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Oregon to reverse decriminalization experiment to crack down on rising overdose deaths

Oregon lawmakers are looking to reverse an experimental project that decriminalized possession of all drugs as fatal overdose numbers increase in the Beaver State.

The experimental law lasted three years before the lawmakers considered reversing it, and are now aiming to make small possession of drugs such as fentanyl, heroin, and cocaine illegal. The measure has already passed both state houses, and is waiting for a signature from Gov. Tina Kotek (D-OR).

“What we have tried to do is give law enforcement tools they need to intervene in the moment and hand [addicted people] off to the behavioral health mental world,” Democratic State Rep. Jason Kropfl told the Wall Street Journal. “The overarching goal is how do you sometimes give a little bit of a push to treatment.”

Oregon has seen a steep 1,500% rise in overdose deaths since the start of the COVID-19 pandemic, the largest increase in the country, according to federal data. It also comes as the U.S. sees high fentanyl overdose rates.

The original bill that allowed recreational drug use had intended to keep drug users out of prison and into rehab. But, lawmakers found that if people had no desire to stop the drug use, and there was no punishment for using drugs, then they would continue to do so.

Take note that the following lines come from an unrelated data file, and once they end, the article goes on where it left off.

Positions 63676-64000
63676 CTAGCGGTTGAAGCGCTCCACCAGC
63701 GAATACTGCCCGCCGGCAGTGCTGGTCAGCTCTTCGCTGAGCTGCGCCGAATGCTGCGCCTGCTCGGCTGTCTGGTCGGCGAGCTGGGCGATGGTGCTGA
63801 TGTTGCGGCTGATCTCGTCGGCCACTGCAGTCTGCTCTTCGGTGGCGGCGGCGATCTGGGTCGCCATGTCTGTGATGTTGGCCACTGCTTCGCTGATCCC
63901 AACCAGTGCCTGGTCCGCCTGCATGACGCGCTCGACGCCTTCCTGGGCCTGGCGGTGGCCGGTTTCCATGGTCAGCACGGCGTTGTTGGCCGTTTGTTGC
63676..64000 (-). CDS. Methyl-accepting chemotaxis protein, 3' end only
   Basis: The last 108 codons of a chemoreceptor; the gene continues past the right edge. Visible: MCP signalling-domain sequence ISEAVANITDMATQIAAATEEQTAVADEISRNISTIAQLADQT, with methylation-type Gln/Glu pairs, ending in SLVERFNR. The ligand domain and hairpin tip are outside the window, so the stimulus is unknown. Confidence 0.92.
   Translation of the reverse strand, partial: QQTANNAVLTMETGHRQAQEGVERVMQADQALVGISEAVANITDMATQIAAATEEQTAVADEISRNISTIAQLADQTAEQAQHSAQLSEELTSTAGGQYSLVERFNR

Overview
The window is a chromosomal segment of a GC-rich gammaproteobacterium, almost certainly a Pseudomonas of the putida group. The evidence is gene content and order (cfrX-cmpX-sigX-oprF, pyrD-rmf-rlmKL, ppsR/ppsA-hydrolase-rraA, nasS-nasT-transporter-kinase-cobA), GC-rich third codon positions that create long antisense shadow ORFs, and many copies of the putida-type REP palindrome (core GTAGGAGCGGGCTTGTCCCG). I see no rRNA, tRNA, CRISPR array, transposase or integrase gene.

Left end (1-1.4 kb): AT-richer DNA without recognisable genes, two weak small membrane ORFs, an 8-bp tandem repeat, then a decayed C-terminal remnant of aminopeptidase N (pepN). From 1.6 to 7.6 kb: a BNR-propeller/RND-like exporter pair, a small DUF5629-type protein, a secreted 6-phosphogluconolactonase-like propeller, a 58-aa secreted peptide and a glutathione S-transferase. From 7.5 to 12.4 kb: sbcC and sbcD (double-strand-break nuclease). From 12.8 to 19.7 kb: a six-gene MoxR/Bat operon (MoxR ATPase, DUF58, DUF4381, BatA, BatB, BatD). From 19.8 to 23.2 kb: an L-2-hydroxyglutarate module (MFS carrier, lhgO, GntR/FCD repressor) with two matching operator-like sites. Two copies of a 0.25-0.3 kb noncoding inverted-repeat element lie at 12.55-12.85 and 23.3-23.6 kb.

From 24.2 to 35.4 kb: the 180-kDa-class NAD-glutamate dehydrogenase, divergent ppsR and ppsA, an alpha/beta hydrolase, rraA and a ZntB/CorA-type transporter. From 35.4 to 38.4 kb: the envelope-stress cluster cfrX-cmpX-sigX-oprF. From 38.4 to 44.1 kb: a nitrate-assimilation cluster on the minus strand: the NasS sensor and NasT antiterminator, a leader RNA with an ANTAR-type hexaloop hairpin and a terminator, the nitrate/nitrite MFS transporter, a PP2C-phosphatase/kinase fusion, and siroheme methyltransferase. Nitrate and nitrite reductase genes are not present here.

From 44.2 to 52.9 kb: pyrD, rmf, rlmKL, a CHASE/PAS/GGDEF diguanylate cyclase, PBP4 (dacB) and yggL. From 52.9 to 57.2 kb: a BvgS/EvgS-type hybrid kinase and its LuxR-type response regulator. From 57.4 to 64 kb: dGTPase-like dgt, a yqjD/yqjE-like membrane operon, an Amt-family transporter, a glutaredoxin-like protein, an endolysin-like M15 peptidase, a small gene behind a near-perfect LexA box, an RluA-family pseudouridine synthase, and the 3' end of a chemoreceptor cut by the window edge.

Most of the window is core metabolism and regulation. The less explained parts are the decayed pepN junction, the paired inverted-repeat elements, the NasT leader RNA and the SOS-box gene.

The push for the recriminalization of drug use comes after business owners, law enforcement officers, and state residents bemoaned rampant drug use in public. Residents in other blue West Coast states are also calling for stricter punishments for drug use.

Under the new bill, drug users will be offered a chance to go to rehab, before facing any potential misdemeanor charges. However, the American Civil Liberties Union of Oregon said it was concerned that the possibility would only benefit rich, white people.

“People with money, connections, or racial privilege will be most likely to get into limited treatment spaces,” the statement said. “Black, brown, and low-income people will continue to be jailed at the highest rates.”

If drug users are caught smoking or doing drugs, then police officers will have the right to confiscate the drugs, and charge the users with a misdemeanor that is punishable by up to six months in jail.

-Washington Examiner

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